Tony Rudd did brilliantly ‘keeping it simple’ then things went awry with the H16! Still, whilst unsuccessful, like the V16, it was an amazing piece of engineering I would love to see running.
      Mark

  2. Jonny'O says:

    Thanks for this post Mark. Yes or BRM v16 draws attention anywhere to talk about it, is a legend, activates the passion of any car enthusiast, in the 80s was an almost impossible prospect for an admirer here in Brazil, save an internet !!! !!

    • markbisset says:

      Yes Jonny,
      Must listen to my ‘Into The Red’ cd again soon- now where did I put that?!
      Mark

      • Ross McAlpine says:

        Mark, Into the red, what a sleeper of a book, bought it for I think $10, in one of those pop up bargain book stores on the Central Coast. Not until I got home did I realise there was a CD included. After the 1st run through was looking for 11 on the volume dial for the BRM and DFV tracks. Can’t be played in the car for obvious reasons. Just need to add a F3 HWA Merc and it would be complete 😉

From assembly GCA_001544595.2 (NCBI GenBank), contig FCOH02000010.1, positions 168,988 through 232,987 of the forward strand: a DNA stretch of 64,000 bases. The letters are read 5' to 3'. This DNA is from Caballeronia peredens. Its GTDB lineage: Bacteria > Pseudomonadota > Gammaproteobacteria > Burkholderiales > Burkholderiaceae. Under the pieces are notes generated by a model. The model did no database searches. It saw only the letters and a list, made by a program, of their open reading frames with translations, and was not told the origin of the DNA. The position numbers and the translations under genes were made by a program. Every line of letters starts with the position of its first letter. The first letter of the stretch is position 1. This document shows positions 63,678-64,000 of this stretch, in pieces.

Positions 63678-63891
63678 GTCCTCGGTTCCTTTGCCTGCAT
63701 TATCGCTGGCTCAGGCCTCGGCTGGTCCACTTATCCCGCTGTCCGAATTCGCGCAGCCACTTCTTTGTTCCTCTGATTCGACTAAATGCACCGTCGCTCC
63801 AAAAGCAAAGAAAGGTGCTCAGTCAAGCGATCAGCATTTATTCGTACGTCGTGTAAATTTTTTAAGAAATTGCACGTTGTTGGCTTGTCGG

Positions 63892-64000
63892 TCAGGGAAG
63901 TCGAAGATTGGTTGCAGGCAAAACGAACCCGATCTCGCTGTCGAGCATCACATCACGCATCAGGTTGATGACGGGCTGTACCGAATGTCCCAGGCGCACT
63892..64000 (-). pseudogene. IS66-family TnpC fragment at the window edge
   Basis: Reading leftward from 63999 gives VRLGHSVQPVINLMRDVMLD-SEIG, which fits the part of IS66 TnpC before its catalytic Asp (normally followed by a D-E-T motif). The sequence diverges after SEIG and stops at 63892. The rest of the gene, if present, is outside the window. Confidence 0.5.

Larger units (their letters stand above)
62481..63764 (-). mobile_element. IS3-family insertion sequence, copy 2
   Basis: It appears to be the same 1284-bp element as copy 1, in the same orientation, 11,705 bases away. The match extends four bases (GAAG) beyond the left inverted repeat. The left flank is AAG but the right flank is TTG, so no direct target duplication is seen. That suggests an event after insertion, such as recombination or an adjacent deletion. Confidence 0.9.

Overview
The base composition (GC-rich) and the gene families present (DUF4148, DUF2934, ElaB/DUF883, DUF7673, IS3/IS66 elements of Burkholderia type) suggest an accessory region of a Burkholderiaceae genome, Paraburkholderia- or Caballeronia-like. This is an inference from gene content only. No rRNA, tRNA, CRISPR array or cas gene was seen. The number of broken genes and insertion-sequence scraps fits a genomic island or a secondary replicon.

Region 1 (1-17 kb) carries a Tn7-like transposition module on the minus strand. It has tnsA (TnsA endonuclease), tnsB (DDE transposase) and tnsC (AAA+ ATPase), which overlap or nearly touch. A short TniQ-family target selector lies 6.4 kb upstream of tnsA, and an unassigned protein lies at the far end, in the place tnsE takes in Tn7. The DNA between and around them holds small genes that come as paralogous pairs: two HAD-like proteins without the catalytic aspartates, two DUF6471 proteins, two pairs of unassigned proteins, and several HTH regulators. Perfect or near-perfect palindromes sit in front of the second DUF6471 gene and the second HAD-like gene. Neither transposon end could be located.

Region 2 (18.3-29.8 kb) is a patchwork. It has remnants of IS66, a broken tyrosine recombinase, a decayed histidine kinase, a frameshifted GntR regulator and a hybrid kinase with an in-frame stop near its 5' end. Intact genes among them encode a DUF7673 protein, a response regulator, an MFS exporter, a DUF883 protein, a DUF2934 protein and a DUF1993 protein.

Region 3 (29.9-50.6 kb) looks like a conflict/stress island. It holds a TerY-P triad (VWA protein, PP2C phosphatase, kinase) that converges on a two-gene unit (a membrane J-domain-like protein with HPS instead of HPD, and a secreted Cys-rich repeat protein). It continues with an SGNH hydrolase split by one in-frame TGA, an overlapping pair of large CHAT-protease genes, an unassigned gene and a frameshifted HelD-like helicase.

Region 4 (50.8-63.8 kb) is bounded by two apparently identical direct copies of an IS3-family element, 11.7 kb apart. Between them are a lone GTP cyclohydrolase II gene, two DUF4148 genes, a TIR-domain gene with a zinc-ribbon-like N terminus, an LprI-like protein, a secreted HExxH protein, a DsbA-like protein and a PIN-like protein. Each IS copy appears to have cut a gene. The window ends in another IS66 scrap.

Ross Mc

      • markbisset says:

        Yes Ross,
        It was and is a great book, I bought it when it first came out 20 or so years ago, I must re-find it.
        My young sons and I on occasion amused ourselves by frightening the shit out of neighbours walking along our street by opportune enormous applications of the home stereo volume with the shrieking V16 in full song- the stereo was ‘top gun’ and its proximity from front room to the street close, the ‘WTF Is That’ looks and pirouettes always gave us a laugh.
        Small things amuse small minds of course!…
        Mark